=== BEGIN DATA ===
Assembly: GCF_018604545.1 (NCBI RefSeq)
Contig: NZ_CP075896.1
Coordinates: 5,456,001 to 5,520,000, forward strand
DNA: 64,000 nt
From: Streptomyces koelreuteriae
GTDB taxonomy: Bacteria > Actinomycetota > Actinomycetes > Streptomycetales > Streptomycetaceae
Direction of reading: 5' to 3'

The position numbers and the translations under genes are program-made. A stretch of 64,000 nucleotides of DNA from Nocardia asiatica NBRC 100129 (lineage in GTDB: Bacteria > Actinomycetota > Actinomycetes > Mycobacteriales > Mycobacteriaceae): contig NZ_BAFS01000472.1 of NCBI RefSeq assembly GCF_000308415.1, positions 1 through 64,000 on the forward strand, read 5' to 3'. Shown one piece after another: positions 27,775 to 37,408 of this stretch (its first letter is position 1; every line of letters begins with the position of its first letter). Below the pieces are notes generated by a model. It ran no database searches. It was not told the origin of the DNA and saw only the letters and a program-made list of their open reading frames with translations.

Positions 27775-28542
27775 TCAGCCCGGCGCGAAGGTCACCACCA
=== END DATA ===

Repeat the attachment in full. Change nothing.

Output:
Assembly: GCF_018604545.1 (NCBI RefSeq)
Contig: NZ_CP075896.1
Coordinates: 5,456,001 to 5,520,000, forward strand
DNA: 64,000 nt
From: Streptomyces koelreuteriae
GTDB taxonomy: Bacteria > Actinomycetota > Actinomycetes > Streptomycetales > Streptomycetaceae
Direction of reading: 5' to 3'

The position numbers and the translations under genes are program-made. A stretch of 64,000 nucleotides of DNA from Nocardia asiatica NBRC 100129 (lineage in GTDB: Bacteria > Actinomycetota > Actinomycetes > Mycobacteriales > Mycobacteriaceae): contig NZ_BAFS01000472.1 of NCBI RefSeq assembly GCF_000308415.1, positions 1 through 64,000 on the forward strand, read 5' to 3'. Shown one piece after another: positions 27,775 to 37,408 of this stretch (its first letter is position 1; every line of letters begins with the position of its first letter). Below the pieces are notes generated by a model. It ran no database searches. It was not told the origin of the DNA and saw only the letters and a program-made list of their open reading frames with translations.

Positions 27775-28542
27775 TCAGCCCGGCGCGAAGGTCACCACCA